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A Magazine for Sheffield

Access Space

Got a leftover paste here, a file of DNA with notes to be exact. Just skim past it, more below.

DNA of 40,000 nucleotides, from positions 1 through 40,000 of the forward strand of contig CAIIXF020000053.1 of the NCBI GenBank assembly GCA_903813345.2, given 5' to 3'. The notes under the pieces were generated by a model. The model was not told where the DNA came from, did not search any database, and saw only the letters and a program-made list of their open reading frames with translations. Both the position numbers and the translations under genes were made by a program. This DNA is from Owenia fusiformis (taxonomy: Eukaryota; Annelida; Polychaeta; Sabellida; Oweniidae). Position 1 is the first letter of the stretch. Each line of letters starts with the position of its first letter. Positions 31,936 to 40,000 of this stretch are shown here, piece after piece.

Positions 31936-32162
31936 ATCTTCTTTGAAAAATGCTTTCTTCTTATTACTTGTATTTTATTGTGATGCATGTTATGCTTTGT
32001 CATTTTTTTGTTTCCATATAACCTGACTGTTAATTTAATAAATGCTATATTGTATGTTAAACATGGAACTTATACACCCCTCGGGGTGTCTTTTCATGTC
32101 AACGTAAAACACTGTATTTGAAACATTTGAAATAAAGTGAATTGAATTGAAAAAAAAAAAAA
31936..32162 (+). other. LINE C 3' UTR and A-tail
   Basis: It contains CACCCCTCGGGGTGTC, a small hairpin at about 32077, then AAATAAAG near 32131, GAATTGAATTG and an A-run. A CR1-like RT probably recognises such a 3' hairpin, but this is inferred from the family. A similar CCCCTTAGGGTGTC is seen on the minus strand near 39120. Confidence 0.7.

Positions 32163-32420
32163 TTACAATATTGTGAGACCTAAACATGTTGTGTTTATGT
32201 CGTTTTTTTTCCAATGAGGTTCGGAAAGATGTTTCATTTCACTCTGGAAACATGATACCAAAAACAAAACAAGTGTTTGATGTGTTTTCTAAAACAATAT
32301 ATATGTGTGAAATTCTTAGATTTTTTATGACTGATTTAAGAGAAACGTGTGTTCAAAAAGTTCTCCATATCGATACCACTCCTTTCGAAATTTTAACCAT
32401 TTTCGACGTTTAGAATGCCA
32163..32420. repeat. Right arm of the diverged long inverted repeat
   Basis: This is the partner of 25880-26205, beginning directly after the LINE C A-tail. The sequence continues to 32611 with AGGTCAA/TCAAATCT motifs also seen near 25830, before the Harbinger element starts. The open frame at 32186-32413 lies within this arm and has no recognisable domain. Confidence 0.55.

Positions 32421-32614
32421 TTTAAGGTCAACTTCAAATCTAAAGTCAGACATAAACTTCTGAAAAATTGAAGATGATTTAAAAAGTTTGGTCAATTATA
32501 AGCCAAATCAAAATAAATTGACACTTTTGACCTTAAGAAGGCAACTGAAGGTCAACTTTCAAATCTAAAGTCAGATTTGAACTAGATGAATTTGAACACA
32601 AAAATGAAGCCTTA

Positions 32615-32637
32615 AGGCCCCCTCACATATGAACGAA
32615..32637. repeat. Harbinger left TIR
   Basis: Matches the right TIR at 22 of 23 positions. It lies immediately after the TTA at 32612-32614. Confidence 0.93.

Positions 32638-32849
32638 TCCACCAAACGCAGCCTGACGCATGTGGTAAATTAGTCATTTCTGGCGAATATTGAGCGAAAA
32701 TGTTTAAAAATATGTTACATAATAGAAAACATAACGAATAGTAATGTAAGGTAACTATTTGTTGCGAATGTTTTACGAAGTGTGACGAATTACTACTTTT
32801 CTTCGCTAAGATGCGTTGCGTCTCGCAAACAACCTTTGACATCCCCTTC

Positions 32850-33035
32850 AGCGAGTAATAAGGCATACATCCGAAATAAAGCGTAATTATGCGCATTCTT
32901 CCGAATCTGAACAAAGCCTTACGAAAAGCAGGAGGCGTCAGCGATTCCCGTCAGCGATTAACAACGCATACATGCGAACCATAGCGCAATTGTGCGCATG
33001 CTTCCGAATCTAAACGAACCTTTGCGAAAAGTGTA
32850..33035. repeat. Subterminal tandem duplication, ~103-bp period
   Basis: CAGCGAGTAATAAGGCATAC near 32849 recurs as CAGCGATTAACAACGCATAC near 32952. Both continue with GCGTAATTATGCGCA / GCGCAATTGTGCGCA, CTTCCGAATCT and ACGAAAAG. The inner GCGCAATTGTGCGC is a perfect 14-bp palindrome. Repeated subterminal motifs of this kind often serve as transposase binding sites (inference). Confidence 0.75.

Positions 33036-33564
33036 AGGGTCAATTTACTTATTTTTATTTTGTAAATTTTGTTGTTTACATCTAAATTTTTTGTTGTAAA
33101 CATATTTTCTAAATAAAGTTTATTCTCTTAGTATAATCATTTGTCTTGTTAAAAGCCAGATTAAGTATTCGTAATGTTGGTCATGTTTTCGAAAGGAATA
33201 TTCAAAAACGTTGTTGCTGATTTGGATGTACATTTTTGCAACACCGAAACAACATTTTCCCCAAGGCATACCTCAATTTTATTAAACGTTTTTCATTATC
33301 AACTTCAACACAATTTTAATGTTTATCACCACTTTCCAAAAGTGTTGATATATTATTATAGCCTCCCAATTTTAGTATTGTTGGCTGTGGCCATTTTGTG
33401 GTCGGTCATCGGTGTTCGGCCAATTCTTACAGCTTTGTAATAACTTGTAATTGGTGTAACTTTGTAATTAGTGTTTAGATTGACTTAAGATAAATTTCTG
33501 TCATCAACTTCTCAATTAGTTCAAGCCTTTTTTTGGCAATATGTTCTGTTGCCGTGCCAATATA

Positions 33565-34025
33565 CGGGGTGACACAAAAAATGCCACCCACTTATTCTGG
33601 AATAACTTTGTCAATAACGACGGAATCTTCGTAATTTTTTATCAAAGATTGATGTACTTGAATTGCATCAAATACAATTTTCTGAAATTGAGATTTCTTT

If you go down to the town today, you're in for a big surprise, at least in certain areas. Walk to the end of the Workstation. Don't cross the road into the Rutland pub, but go through the door of a building with very quirky bars on the windows. This is Access Space, and there isn't much like it anywhere else in this country. It calls itself a free, open-source arts and media lab. If you usually run a mile from anything called arts, drop your expectations at the door. They mean participatory art - anyone can do it, even you if you like. Here you're more likely to find a Big Issue seller than a pretentious artiste discussing paleo-postmodernism. This is Sheffield - we don't do posh, we do fun. At first sight the main room is like an internet cafe jumbled into an art gallery. The back room is even stranger. It's a friendly place to drop in for a free cuppa and a chat, in a world where everything else seems designed to make a profit out of you. And you can discuss paleo-postmodernism if you like, probably with a Big Issue seller, a retired lecturer or a jobless genius. The main activity here is digital, but there's not a mention of Microsoft or Apple. The techie volunteers are evangelical about Linux software. Now super-improved through its 'crowd sourcing' development, there's nothing that over-bloated commercial programs can do better than Linux. Except rip you off, because this is totally free, with free upgrades - forever. In fact, even the computers themselves cost nothing, because they're all donated, second hand, rebuilt and in full working order. If you want one, they'll give you a hand to build one you can take home with you. Access Space is keen to turn people from passive consumers into active producers. If you've got a project in mind, from an animation to a campaign, a website to an event, come and have a word. This place really doesn't fit into any pattern. Did I mention the live events? The last one was a noise gig with live light-to-sound conversion. And there was Dorkbot, a meeting of people doing strange things with electricity. Next up, on Saturday 16th July from midday to midnight, the space plays host to Sheffield Placard Headphone Festival 2011, an international streamed headphone festival running since 1998. Performers are lining up for 20-minute slots, with some big local names pencilled in. Access Space functions as a recycling point for tech equipment and for people's experience of digital possibilities, but again that's not all. The next plan is making real things in a so-called 'DIY Fab Lab' (short for fabrication laboratory). The idea is a sort of people's factory, to let you design and build whatever you like. Tinkerers welcome. Dreamers and visionaries come on in. Self-replicating robots? Not here ... oh, wait a minute, they're working on one with a laser cutter made from spare parts. Like every other organisation, there's a price to pay, as the government shifts our money from community resources into bankers' back pockets. Friends of Access Space is a supportive group determined to keep this one going, and they'd welcome any ideas and enquiries of a fundraising nature, because like a good deed in a naughty world, Access Space is a bit unique. Something else for Sheffield to be proud of. Get down there and have a look round. )

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